- Robinhood's newsfeed function is not hosted natively in the app. I think the newsfeed is a sort of silly gimmick, but if a headline does catch your attention you have to wait for your mobile browser to load the website, which more often than not has a paywall keeping you from reading the article that interested you! Note to all app developers: If you're going to have a newsfeed, host the articles on your app!
Still, those are both quibbles. The real problem with Robinhood is that it makes day-trading incredibly easy, and more or less encourages its users to day-trade. It does this in two ways.
First, by not charging fees for each trade, Robinhood removes any disincentive from quickly moving in and out of stocks. Don't get me wrong: I don't think it's good that brokerages charge fees for trades. That's money customers would rather keep. But that basically bad practice does at least discourage people from buying and selling stocks based on minor price changes. It acts as a subtle encouragement to hold securities for the long term.
Second, the newsfeed is, more or less, a stream of constant headlines telling you to buy, sell, or short whatever stocks you happen to have loaded into Robinhood. Their algorithm simply shows all headlines related to your shares from a range of financial websites, blogs, and actual news sources. For ConocoPhilips, my current newsfeed shows:
- ConocoPhilips: Shorts Closing In On The Bottom
- How To Play The Growth In US Oil Exports With Fat Dividends (Part 1)
- Oil Patch: The 'Circle The Drain' Phase Begins
- Short Conoco Philips Now
You can, and should, ignore the newsfeed, but as far as I can tell you can't hide or mute it, and it creates this sensation of light dread whenever I open the app.
Conclusion: Gambling is fun
Robinhood should not be your main brokerage account. That should be some place like Vanguard, where you can buy low-cost mutual funds without paying a commission, and set up tax-advantaged accounts like IRA's.
But if you have some money set aside for fun, Robinhood really does allow you to buy and sell US listed shares and ETF's without paying a commission, leaving you all the upside — and downside — risk from your stock market hunches.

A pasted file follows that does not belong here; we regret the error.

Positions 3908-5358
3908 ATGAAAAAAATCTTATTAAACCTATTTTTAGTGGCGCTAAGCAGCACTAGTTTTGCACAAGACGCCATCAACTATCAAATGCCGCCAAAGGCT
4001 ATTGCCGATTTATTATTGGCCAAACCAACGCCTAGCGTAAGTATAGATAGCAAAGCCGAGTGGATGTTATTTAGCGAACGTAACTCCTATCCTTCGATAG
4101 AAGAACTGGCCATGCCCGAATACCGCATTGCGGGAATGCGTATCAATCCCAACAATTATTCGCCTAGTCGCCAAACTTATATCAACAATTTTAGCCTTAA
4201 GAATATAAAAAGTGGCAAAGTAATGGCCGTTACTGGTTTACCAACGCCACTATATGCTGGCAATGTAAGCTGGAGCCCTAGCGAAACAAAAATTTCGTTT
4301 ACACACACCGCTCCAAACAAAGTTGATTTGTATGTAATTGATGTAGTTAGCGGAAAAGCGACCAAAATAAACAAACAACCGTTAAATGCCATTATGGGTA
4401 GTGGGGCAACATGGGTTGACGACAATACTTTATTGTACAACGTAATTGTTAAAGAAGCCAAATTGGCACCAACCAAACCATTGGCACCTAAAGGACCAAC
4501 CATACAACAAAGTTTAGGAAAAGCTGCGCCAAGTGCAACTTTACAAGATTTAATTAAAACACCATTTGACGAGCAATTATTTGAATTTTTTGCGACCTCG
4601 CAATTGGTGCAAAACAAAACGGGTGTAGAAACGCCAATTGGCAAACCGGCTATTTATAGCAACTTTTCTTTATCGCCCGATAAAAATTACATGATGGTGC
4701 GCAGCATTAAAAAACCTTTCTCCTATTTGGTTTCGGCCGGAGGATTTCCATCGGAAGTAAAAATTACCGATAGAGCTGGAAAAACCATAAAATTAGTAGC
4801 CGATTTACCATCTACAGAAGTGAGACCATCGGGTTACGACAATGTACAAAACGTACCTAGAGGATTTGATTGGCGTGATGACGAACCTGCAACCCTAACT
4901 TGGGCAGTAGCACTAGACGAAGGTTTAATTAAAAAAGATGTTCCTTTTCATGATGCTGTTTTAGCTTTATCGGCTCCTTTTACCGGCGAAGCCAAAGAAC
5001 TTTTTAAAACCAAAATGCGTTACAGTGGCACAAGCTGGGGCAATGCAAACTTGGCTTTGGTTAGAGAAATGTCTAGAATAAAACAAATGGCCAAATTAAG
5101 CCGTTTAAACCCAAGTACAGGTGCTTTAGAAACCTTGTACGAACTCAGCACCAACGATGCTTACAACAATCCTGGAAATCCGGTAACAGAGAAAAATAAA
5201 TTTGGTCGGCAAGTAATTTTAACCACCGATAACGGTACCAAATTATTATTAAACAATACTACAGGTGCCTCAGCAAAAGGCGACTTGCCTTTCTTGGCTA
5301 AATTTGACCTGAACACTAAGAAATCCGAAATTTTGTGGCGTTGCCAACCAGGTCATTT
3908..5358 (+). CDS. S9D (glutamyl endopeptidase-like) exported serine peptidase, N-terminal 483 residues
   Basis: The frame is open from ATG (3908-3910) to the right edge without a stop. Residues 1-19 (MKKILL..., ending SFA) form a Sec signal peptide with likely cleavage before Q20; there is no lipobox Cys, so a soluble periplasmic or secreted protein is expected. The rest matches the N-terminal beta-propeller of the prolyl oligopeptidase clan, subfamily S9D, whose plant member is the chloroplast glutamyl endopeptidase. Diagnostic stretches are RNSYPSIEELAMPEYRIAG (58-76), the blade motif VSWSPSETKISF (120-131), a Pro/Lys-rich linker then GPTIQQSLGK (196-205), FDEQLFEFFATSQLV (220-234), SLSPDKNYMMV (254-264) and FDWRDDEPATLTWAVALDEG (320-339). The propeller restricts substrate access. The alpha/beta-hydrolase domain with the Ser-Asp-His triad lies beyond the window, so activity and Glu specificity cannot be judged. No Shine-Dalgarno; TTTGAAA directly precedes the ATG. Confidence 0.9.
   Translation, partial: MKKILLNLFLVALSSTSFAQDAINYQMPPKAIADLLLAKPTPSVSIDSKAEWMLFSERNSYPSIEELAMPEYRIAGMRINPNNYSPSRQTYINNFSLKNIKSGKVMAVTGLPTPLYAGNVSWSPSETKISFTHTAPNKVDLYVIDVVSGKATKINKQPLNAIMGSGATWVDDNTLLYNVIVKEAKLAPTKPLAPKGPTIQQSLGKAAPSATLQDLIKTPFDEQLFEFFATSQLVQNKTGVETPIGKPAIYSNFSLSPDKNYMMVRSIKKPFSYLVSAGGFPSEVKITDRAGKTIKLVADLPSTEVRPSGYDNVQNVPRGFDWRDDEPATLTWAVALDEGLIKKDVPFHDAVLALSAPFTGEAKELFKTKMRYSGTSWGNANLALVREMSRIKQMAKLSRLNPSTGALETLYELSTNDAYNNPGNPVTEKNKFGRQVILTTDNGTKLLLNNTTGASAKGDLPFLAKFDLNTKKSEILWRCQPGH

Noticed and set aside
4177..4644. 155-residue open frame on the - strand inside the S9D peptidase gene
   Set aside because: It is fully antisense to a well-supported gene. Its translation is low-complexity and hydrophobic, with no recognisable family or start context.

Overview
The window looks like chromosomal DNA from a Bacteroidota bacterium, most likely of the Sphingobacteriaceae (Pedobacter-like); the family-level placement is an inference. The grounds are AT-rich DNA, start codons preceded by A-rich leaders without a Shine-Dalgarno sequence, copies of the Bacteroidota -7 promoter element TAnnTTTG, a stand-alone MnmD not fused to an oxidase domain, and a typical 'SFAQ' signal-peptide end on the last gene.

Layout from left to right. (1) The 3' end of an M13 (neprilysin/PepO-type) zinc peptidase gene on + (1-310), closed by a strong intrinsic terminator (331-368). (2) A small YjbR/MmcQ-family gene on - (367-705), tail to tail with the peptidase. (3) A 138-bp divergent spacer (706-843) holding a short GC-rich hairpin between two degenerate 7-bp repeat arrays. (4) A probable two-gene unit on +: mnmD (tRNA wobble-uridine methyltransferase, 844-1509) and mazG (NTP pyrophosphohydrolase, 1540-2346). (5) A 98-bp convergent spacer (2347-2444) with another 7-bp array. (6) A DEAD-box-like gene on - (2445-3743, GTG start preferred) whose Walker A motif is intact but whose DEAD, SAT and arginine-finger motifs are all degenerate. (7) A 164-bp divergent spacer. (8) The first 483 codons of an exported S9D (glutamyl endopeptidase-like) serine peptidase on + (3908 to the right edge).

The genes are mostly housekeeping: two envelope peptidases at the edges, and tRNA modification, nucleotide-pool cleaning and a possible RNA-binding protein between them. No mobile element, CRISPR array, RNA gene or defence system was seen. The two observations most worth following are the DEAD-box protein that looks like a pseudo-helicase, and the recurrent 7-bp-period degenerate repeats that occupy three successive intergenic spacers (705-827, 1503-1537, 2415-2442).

Besides that, Robinhood allows you to buy and sell Vanguard ETF's like VTI (Total Stock Market ETF) and VXUS (Total International Stock ETF). As I like to say, although the personal finance and financial planning industries are obsessed with tax-advantaged accounts, there's no law against holding securities in a normal, taxable brokerage account. So if you'd like to save more money than you're able to in your IRA's and 401(k) accounts, you can buy and hold low-cost Vanguard ETF's in Robinhood without paying any commissions for the trades.
P.S. My top-secret gambling strategy
It seems crazy to write this much about a trading platform without revealing my proprietary gambling strategy. I have a simple rule: always bet the hard ways.
Wait, that's craps.
My proprietary gambling-on-the-stock-market strategy is to buy consistent dividend-paying stocks when they near their 52-week low. If the stock price recovers, I sell it. If it doesn't, I collect the dividend until it does. So I bought Royal Dutch Shell at an average of $38.73 and sold it at $44.86 (for my sins it's now at $45.27). Currently I'm holding BP, International Paper (IP), ConocoPhilips (COP), and the aforementioned VXUS.
I don't recommend this strategy to anybody, since it's based on nothing. But gambling, famously, is pretty fun.